Picture of cape After Rhode Island we drove to Cape Cod. This picture, and the next few that follow are from somewhere in the vicinity of Wellfleet, along the Atlantic Ocean side of the cape. These are of course, very large dunes. They sort of lack perspective in this picture, so just take our word for it until you scroll down to the next one.

Picture of beach The footprints you see in these photos are mostly ours. The tire tracks are someone else's. We don't know who made them but they were nowhere to be seen while we were around. We parked somewhere on top the dunes and sort of slid down a pathway to get to the beach. Going back up to the car turned out to be much more work. Incidentally, Melanie is here in this picture providing some scale. Although really with this camera angle she's mostly providing scale to the ocean. Let's move things around a bit, shall we?

Picture of dune There we go. Now we have Melanie in the middle of the dune, and you can sort of roughly estimate that this particular dune is over 14 Melanies high. Wow. Also in case you're wondering what's holding her up there -- it's velcro. No, not really. We should mention that this is not what most of the cape looks like. This is what most of the northern part of the cape facing the ocean directly along the coast looks like. Much of the rest of it looks like cute little bed and breakfasts interspersed with antique shops and donut stores.

Picture of us Now here we are on the west side of the cape with Cape Cod Bay in the background. These dunes aren't quite as high and the sand has an altogether different quality. Right about the time we were sitting here looking out over all the nothing around us, we were discussing just how hopeless a place this would have been for the pilgrims to land. Of course, this is where they landed first and unfortunately they missed hundreds of B and Bs and seafood restaurants by just 15 miles or so. Instead, they found this rather unfriendly, desolate landscape without the slightest sign of fresh drinking water. (Ignore the bottle next to Melanie's knee please). So, being the intrepid pilgrims they were, they continued on to Plymouth. We followed them, with an overnight stop in Hyannis to have a nice dinner.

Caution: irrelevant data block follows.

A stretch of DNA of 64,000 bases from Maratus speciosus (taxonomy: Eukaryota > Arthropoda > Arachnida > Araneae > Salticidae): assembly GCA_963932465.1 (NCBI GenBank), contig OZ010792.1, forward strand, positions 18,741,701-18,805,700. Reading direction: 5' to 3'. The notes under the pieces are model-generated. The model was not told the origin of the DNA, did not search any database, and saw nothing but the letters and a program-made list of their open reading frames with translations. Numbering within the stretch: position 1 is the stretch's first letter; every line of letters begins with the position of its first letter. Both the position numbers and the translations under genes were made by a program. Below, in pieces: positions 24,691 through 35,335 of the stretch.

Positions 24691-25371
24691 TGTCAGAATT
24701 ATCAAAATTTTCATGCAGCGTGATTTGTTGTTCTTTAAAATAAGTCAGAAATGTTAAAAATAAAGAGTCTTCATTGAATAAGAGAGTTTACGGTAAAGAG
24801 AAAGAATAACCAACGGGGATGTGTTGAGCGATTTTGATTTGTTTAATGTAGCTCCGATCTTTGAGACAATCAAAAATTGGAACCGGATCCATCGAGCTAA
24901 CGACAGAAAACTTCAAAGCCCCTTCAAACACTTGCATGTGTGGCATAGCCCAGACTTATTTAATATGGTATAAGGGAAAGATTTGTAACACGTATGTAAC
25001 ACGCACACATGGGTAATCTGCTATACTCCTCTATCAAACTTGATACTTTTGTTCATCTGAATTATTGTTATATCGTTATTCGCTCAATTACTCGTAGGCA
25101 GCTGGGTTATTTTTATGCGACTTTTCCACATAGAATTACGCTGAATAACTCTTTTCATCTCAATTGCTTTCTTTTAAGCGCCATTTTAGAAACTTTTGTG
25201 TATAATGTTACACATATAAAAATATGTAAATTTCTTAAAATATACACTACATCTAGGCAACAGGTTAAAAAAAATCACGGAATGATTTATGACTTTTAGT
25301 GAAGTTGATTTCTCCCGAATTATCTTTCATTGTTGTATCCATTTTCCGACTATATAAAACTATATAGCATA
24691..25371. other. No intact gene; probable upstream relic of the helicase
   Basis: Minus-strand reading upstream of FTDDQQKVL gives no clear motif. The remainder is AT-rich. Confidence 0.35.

Picture of mayflower And look! Here they are. Well, here's their boat. Actually, here is a replica of their boat, the Mayflower. You'll have to imagine that there weren't 400 other boats in the harbor when they arrived of course. We actually didn't spend long here, but we did stop to see that necessary bit of Americana - the Plymouth Rock. We didn't take a picture because it was so incredibly dull. Imagine if you will, a rock, about the size of a flattened compact car with the number 1 6 2 0 engraved into it, and a large crack down one side. That's pretty much it. Plus we learned that the pilgrims didn't even engrave it. It wasn't done until a couple centuries later when someone 'thought' they found the rock where the pilgrims landed and someone else decided to make a monument. Later when they decided to move the monument closer to the water they broke it. (The rock not the water.) So they just cemented it back together. How romantic. If you're ever in Plymouth, and you stop to see the rock (which is nearly mandatory) we recommend you then proceed a quarter mile north along the water to Ocean Spray Cranberry World which is altogether much more interesting, more thirst quenching, a wee bit tarter and has more historic documents. (All of which pertain to 18th century cranberry harvesting).


Back to Trips